Solar Orbiter completes its second flyby of Venus

European Space Agency’s Solar Orbiter completes its second flyby of Venus – just 33 hours before the BepiColombo spacecraft is set to swing by the planet

  • Solar Orbiter flew by Venus this morning, coming 5,000 miles from the planet
  • BepiColombo will fly by on August 10, coming 340 miles from Venus surface
  • They are both heading to the inner solar system, using Venus for gravity assist 
  • Even though both spacecraft will be flying within a few thousand miles of Venus and just a day apart, they will be separated by over 350,000 miles of open space 

The European Space Agency’s Solar Orbiter spacecraft has made its second flyby of Venus, just 33 hours before the BepiColombo craft makes its close approach.  

They are both using the gravitational pull of Venus to help them drop a little bit of orbital energy to reach their destinations at the centre of the solar system.

Solar Orbiter is on its way to study the polar regions of the sun in a bid to better understand its 11-year cycle, and made its approach at 05:42 BST, ESA said, coming within 4,967 of the planet. 

ESA’s New Norcia monitoring station in Australia lost contact with the solar orbit for six minutes, as expected.

ESA tweeted: ‘A few minutes ago, as the spacecraft swung behind the planet for its Venus Flyby, New Norcia station lost contact as expected.’

Six minutes later, it regained contact, writing: ‘New Norcia has you in sight again – we’re back in contact!’ 

BepiColombo is heading to Mercury on a seven year mission to study the structure and atmosphere of the innermost planet in the solar system and makes its approach to Earth’s ‘evil twin’ tomorrow at 14:42 BST.

The double flyby offers ESA astronomers a chance to study Earth’s sister-planet Venus from different locations at the same time, and places rarely visited by probes. 

They are both using the gravitational pull of Venus to help them drop a little bit of orbital energy to reach their destinations at the centre of the solar system 

The double flyby offers ESA astronomers a chance to study Earth’s sister-planet Venus from different locations at the same time, and places rarely visited by probes 

VENUS: THE BASICS 

Venus, the second planet from the sun, is a rocky planet about the same size and mass of the Earth.

However, its atmosphere is radically different to ours – being 96 per cent carbon dioxide and having a surface temperature of 867°F (464°C) and pressure 92 times that of on the Earth.

The inhospitable planet is swaddled in clouds of sulphuric acid that make the surface impossible to glimpse via the visible light spectrum.

In the past, Venus likely had oceans similar to Earth’s – but these would have vaporised as it underwent a runaway greenhouse effect.

The surface of Venus is a dry desertscape, which is periodically changed by volcanic activity.

The planet has no moons and orbits the Sun every 224.7 Earth days. 

Solar Orbiter is a partnership between ESA and NASA to study the polar regions of our host star.

This isn’t the first time the sun-observing satellite has visited Venus.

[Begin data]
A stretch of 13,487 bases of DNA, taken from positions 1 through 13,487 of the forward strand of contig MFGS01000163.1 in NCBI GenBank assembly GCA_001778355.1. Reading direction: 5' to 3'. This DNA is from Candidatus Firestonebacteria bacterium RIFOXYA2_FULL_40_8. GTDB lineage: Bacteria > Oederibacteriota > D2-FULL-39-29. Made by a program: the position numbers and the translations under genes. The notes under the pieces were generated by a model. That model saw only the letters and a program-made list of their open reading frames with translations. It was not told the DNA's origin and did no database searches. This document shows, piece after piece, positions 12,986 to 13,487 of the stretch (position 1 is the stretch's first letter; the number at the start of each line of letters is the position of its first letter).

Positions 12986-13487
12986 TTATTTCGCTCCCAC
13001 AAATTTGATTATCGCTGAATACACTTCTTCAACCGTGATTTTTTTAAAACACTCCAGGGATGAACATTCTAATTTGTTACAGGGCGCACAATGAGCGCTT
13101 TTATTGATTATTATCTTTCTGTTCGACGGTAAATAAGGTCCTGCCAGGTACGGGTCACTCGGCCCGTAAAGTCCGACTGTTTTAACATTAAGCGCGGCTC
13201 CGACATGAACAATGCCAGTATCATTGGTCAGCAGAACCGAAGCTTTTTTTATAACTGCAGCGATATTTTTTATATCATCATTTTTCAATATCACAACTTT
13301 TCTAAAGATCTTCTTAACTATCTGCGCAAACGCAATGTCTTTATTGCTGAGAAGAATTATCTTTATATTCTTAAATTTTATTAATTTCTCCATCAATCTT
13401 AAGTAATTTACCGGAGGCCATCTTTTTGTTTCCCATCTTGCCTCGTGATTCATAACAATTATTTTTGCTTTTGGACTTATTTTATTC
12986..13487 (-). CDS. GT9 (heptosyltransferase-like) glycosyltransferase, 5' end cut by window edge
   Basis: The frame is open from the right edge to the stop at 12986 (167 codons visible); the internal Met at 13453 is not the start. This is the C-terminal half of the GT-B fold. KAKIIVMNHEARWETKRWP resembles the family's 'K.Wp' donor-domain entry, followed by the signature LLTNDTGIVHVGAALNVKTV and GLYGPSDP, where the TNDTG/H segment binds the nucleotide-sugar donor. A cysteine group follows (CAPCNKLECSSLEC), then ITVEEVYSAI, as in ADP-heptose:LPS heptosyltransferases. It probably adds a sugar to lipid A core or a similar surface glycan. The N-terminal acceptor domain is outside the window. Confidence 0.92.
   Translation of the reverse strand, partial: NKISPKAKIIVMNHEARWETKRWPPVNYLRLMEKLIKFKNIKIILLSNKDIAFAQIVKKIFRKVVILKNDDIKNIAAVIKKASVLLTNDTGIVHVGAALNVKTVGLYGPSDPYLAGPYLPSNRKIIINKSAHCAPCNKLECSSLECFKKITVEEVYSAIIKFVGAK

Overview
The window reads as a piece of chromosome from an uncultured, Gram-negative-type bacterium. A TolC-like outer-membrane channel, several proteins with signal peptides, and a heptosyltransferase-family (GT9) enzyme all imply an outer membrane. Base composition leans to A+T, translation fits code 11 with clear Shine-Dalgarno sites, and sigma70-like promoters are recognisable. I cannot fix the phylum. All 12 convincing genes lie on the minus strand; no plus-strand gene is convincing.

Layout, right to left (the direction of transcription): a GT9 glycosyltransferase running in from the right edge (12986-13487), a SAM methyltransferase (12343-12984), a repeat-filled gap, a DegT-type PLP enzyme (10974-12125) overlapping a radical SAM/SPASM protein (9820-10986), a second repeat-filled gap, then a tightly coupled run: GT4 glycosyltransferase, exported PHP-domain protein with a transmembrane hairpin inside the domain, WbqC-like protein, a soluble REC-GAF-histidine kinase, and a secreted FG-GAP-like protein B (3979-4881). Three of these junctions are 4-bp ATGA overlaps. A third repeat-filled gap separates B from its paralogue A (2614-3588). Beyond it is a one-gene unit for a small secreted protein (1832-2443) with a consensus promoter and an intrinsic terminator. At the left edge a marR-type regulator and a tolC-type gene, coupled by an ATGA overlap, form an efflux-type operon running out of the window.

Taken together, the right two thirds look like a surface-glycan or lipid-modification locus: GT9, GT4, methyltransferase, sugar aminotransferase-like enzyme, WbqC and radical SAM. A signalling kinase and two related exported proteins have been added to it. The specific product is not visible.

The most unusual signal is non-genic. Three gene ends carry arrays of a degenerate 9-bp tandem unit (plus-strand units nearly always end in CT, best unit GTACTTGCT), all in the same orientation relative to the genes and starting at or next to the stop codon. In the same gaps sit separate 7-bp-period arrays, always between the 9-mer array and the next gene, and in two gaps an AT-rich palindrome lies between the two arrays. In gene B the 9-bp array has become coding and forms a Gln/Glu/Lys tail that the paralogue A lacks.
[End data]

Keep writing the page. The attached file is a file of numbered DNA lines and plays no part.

It is scheduled to make repeated gravity assist flybys of the planet throughout its mission in its bid to get close to the star at the heart of the solar system.

During the Venus flybys it is changing its orbital inclination.

While doing this, it is acting to boost itself out of the ecliptic plane, to get the best – and first – views of the sun’s poles.

BepiColombo is a partnership between ESA and the Japanese space agency JAXA.

It will fly by Venus at 14:48 BST on August 10, coming just 340 miles from the surface of the planet.

The probe is on its way to the mysterious innermost planet of the solar system, Mercury.

To get there it has required flybys of Earth, Venus and even Mercury itself to get close enough.

These flybys, coupled with the spacecraft’s solar electric propulsion system is what is required to steer into Mercury orbit against the gravitational pull of the sun.

It is not possible to take high-resolution imagery of Venus with the science cameras onboard either mission, so there won’t be new pictures of Earth’s ‘evil twin’. 

Solar Orbiter must remain facing the sun, and the main camera onboard BepiColombo is shielded by the transfer module that will deliver the two planetary orbiters to Mercury, according to ESA officials. 

However, two of BepiColombo’s three monitoring cameras will be taking photos around the time of close approach and in the days after as the planet fades.

The cameras provide black-and-white snapshots in 1024 x 1024 pixel resolution, and are positioned on the Mercury Transfer Module such that they also capture the spacecraft’s solar arrays and antennas. 

BepiColombo, a partnership between ESA and the Japanese space agency JAXA, will fly by Venus at 14:48 BST on August 10, coming just 340 miles from the surface of the planet

HOW WILL BEPICOLOMBO GET TO MERCURY? 

BepiColombo’s two orbiters, Japan’s Mercury Magnetospheric Orbiter and the ESA’s Mercury Planetary Orbiter, will be carried together.

The carrier will use electric propulsion and gravity-assists at Earth, Venus and Mercury in its 7.2 year journey. 

Once at Mercury, they will separate and move into their own orbits to make complementary measurements of Mercury’s interior, surface, exosphere and magnetosphere.